In Remembrance of Dad

To every thing there is a season, and a time to every purpose under the heavens: A time to be born, and a time to die . . . ~ Ecclesiastes 3:1–2

Autumn is my favorite time of the year and always has been. I love the crisp autumn air, the bright colors of the trees, all the activities that come in autumn, including visiting apple orchards, harvesting the last of the garden veggies and herbs, and when I was young, the feeling of the first day of school for the year. There is always a tinge of sadness in autumn… for the summer that has now passed and for the darkness of winter to come. Ever since 2004, when my father died in the beginning of autumn, and then my mother in October 2005, there is personal sadness for me in autumn. But, as I learned from the Amish way of life, sadness is part of life, just as death is part of life. There are moments, especially in autumn, when sadness and joy seem to mingle for me. That is what it’s like for me in remembering my father, who loved trees and being close to the earth. 

When my father died, I traveled back to the community of my origins for his funeral. I was pleasantly surprised at the warm reception I received from the members of the community, which made it much less dreadful and stressful than I had expected. However, one of the things my sister and I talked about was how we missed any kind of eulogy. The Amish do not believe in that, because they want to give all praise to God. The preacher may say he has “Hoffnung” (Hope) for the person we died, but there isn’t any account of the difference that person may have made for others during his journey here on earth. So my sister and I decided to write what we would have said about Dad, if we had the chance to do so and send it to Mom. As it turned out, all five of us sisters ended up writing something to Mom. The following are excerpts of what I wrote.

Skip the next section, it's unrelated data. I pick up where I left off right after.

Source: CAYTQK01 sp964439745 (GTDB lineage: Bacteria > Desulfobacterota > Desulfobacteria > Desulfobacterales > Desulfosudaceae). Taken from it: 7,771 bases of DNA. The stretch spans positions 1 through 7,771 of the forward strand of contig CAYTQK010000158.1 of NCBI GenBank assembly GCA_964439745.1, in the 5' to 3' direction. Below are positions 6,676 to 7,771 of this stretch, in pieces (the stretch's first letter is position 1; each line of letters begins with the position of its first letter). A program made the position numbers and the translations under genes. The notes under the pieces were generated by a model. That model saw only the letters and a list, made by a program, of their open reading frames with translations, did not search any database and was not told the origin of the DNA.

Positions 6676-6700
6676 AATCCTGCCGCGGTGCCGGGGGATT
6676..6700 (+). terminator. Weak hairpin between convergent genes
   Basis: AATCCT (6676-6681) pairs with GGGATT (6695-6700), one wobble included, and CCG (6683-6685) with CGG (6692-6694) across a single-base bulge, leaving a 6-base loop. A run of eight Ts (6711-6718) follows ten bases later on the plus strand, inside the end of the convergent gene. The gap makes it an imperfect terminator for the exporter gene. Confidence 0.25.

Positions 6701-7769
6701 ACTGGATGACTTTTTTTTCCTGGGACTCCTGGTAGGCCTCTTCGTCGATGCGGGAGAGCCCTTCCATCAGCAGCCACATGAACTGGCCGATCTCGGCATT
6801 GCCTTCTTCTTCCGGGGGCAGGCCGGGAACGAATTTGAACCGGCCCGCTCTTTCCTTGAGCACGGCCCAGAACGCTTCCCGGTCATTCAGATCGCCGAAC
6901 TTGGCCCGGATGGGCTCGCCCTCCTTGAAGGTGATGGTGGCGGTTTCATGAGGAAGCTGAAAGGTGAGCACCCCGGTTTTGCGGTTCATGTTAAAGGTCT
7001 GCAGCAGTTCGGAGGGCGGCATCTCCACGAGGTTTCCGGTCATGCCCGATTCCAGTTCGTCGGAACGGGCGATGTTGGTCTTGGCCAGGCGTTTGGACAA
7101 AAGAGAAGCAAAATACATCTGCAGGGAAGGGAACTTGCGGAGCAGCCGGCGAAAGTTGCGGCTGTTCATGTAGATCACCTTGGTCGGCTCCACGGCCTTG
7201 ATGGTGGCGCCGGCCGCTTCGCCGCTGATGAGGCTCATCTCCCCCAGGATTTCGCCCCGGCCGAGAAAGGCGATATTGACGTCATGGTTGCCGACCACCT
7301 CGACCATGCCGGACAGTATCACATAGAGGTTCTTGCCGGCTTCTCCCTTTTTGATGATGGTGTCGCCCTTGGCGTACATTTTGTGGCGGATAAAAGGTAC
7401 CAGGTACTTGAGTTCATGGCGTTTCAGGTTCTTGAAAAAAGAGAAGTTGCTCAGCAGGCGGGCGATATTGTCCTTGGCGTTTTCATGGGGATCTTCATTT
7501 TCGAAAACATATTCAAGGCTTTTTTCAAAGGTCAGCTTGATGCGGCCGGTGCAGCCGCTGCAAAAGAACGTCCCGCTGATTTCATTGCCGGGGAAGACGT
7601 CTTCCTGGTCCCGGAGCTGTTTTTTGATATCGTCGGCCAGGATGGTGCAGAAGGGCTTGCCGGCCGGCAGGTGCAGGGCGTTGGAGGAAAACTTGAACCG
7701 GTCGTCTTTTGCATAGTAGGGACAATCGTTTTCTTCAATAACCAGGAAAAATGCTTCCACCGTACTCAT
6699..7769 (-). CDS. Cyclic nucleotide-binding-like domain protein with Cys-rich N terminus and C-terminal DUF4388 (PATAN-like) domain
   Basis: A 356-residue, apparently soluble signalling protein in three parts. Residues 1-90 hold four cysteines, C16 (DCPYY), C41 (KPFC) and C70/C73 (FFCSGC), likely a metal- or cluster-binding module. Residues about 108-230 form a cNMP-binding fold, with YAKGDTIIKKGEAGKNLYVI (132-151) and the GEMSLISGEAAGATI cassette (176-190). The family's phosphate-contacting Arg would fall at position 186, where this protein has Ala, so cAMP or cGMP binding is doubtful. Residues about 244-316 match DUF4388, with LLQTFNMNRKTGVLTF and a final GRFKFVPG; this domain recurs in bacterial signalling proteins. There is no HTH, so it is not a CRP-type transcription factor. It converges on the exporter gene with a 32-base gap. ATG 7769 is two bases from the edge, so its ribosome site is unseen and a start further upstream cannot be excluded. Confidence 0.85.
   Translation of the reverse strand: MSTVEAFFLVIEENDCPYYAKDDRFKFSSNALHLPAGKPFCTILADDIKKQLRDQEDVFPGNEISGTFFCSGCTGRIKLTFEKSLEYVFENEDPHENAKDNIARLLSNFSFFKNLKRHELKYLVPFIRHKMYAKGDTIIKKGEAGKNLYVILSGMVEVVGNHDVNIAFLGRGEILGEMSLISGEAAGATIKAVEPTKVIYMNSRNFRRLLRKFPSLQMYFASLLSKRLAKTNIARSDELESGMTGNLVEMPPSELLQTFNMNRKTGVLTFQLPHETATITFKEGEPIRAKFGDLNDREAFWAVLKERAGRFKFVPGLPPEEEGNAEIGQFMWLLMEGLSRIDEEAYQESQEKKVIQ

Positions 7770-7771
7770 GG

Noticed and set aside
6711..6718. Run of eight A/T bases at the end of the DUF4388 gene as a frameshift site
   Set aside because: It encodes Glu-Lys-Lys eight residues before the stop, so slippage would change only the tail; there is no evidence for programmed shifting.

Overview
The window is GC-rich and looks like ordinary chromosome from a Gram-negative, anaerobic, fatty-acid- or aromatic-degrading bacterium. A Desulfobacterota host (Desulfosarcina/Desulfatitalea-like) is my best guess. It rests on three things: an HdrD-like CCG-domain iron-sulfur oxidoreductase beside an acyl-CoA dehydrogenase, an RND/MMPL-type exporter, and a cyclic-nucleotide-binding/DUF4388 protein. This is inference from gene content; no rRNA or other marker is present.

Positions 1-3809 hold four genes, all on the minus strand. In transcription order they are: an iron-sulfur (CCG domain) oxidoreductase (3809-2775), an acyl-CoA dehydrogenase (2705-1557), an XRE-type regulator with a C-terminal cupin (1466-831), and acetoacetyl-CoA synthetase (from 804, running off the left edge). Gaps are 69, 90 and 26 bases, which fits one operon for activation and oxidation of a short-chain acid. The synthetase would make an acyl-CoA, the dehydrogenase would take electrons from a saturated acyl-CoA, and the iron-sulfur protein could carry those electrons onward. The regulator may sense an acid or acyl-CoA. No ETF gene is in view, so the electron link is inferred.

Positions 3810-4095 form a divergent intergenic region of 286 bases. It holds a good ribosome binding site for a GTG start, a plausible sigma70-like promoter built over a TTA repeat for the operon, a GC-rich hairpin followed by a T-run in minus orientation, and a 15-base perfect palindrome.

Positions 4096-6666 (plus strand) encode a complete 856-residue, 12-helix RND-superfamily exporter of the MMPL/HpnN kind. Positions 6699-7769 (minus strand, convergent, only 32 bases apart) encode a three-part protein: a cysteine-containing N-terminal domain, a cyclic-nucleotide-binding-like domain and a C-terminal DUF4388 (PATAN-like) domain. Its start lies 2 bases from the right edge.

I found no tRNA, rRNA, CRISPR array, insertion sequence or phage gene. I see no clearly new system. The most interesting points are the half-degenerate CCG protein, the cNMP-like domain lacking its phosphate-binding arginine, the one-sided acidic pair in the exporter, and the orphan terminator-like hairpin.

Simon S. Miller
August 28, 1918 — September 30, 2004

In remembering Dad, it is tempting for me to ask the question of what is the meaning of a life as filled with sorrow as his was. He carried his burden of sorrow wherever he went. Most of us want to think that we are put on this earth for a purpose, and some of us spend our lives trying to understand and accomplish that purpose. When I heard that Dad was really ill, I started contemplating what the purpose of his life was, and whether he had accomplished it. Then one day I realized, this is not for me to understand. Only our Maker knows the answers to these questions, and all I can do as a mortal is to accept Dad’s life for exactly what it was. I don’t need to judge it, nor do I need to glorify it by trying to make him into someone he wasn’t. When I accept Dad’s life for what it was, I am able to sift through the memories I have of growing up with him as my father and remember and cherish the good memories, while letting go of the ones that weren’t so happy.

One morning, a few days before he died, I awoke and it was raining. I was sleeping right next to an open window. I peeked at my clock and muttered to myself, “Rain before seven, it’ll stop before eleven.” I was about to fall asleep, and my eyes flew open when I remembered Dad saying that so vividly, it was as if I heard him say it then and there. Here I was, in my bed that overlooks Smith College Campus, far from Dad and my childhood. However, I realized no matter where I go in the world, there are certain fundamental ways of thinking that I have internalized from being Dad’s daughter that will never change. I am happy to accept this. There are aspects of Dad that will live on in us children.

I remember the day Dad got his first orchard job. He came in the driveway, hopping, skipping and jumping, clapping his arms far above his head and yelling in a sing-song, “Ich hap en cha-ap! Ich hap en cha-ap!” (I have a jo-ob! I have a jo-ob!) He must have gotten from one end of the driveway to the other in about ten leaps. Mom was looking out the window, and saw him coming. She got a funny smile on her face and said something to the affect of, “Vass iss letz mit ihn?” (What is wrong with him?) Dad’s toothless smile was wider that day than I think I’ve ever seen it, as he told us about his new job. The jobs he had at the orchard were the best thing that could have happened to him. It fit right in with his passion for trees.